Saturday, May 8, 2010

Book Review By Prof.M.S.Rao “The Top 10 Mistakes Leaders Make” Authored By Hans Finzel

“This is the true joy in life, the being used for a purpose recognized my yourself as a mighty one; the being a force of nature instead of a feverish selfish little clod of ailments and grievances complaining that the world will not devote itself to making you happy.

I want to be thoroughly used up when I die, for the harder I work the more I live. I rejoice in life for its own sake. Life is no “brief candle” to be. It is a sort of splendid torch which I have got hold of for the moment, and I want to make it burn as brightly as possible before handing it on to future generations (Shaw, 1972:84)

I have read the book titled “The Top 10 Mistakes Leaders Make” authored by Hans Finzel that has several valuable takeaways. The book is based on his personal and professional experience. It reminds me of a proverb, “A fool learns by his experience whereas an intelligent man learns by other people’s experience”. Of course, everyone becomes fool at some point of time in life. Hans lists out ten mistakes leaders make and provides solutions to overcome the same.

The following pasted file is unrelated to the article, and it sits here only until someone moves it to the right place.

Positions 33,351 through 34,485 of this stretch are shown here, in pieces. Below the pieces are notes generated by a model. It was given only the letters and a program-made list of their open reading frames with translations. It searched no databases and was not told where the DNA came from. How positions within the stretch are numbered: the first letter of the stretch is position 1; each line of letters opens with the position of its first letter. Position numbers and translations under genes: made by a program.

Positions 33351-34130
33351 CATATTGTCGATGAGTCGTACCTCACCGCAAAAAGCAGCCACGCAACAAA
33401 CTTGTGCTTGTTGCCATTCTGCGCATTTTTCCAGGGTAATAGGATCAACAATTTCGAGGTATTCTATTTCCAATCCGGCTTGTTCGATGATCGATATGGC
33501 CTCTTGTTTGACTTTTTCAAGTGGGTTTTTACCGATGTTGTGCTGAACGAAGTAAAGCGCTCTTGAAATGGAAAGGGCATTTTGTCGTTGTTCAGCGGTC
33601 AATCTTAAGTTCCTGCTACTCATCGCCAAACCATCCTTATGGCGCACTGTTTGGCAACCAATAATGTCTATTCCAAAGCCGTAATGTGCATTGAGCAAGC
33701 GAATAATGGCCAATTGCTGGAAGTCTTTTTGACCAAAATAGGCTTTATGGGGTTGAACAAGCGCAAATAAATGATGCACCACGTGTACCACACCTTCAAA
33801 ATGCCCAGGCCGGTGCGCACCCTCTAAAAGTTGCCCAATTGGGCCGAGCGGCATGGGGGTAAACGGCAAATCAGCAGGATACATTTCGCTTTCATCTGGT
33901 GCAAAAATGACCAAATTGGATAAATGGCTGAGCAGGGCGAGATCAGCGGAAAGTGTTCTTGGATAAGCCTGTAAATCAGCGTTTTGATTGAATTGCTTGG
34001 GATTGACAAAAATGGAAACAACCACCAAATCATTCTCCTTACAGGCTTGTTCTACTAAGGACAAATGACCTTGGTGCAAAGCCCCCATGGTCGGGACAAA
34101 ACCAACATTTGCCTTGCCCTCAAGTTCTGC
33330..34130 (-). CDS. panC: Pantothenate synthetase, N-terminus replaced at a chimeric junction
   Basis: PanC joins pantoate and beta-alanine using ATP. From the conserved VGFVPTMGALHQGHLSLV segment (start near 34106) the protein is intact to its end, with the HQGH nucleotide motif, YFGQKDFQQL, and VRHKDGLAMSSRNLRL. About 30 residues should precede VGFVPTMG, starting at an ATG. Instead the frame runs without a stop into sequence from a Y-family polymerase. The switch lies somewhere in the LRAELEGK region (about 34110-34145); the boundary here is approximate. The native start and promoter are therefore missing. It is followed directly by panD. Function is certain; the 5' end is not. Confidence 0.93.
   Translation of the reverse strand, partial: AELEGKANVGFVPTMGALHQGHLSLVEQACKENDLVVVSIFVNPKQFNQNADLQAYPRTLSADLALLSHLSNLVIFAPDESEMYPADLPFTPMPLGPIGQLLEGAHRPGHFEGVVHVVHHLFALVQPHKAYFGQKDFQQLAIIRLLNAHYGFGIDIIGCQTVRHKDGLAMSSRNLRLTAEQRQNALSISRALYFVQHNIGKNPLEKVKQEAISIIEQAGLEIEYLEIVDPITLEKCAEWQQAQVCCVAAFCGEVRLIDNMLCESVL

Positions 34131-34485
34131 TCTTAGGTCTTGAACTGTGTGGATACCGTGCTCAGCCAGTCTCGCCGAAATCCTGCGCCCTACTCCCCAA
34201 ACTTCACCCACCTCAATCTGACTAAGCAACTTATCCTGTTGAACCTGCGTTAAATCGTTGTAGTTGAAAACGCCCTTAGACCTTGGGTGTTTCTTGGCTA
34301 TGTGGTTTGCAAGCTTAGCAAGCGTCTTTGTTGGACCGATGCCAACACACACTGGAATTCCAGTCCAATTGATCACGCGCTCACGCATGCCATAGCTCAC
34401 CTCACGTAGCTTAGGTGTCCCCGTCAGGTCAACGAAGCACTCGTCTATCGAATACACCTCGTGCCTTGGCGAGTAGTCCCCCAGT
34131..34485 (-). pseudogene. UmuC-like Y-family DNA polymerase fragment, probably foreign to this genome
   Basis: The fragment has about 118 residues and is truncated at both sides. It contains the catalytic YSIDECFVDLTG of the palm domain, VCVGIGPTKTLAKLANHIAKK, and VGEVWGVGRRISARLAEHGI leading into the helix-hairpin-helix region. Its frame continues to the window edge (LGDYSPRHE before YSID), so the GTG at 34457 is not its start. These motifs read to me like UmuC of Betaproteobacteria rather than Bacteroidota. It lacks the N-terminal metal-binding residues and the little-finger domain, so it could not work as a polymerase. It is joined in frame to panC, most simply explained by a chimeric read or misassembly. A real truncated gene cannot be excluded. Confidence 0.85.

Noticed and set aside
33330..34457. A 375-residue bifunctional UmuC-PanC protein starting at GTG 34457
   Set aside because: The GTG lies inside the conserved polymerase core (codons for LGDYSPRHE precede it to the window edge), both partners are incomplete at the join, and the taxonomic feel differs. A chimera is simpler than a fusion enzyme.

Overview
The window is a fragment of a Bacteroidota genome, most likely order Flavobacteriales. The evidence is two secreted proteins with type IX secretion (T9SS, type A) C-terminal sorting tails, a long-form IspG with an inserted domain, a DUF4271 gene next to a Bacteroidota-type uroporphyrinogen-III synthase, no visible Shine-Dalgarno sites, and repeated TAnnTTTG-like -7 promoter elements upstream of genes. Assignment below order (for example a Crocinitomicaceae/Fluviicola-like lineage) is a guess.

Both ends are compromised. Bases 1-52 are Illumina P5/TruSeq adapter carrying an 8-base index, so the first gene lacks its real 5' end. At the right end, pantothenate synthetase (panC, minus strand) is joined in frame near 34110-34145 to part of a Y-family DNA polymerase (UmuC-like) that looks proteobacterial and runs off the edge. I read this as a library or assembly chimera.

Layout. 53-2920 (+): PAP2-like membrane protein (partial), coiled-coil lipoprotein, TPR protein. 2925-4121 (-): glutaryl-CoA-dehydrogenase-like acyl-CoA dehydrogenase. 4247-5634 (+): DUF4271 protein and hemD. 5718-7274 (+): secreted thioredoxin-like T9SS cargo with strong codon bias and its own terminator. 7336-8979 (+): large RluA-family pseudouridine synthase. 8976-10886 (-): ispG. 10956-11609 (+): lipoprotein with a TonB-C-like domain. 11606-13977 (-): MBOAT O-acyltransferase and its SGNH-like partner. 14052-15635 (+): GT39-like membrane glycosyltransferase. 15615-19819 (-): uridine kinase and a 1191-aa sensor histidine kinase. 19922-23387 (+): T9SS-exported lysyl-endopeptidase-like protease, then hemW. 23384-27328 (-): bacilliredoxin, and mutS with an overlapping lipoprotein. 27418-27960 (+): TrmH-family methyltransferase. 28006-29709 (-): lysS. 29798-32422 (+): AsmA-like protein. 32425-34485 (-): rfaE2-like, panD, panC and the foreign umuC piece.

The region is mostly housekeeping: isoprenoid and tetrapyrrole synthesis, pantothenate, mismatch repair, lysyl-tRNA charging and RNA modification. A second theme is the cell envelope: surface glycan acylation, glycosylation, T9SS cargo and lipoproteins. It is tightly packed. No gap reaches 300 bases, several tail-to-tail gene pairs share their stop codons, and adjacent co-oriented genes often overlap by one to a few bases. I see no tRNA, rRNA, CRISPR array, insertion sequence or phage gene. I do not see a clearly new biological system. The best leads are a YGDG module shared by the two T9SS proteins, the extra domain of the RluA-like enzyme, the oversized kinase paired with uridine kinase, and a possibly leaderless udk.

According to him, leadership is influence and a leader takes people where they would never go on their own. He outlines five challenges in learning to lead. They are:

1. Today’s leaders replicate the poor leadership habits they have observed in others.
2. Today’s leaders often lack basic skills for common leadership demands.
3. Today’s leaders lack good models and mentoring.
4. Today’s leaders lack formal training in leadership and
5. Today’s leaders suffer confusion over the conflict between secular and biblical leadership values.

Leadership Mistake # 1 – The Top-down Attitude:

Hans unfolds that the top-down attitude as the number-one leadership hang-up. He lists out what turns on and turns off the young workers. He outlines five reasons for getting trapped into top-down leadership attitudes such as being traditional, most common, easiest and it comes natural and reflects the depravity of man.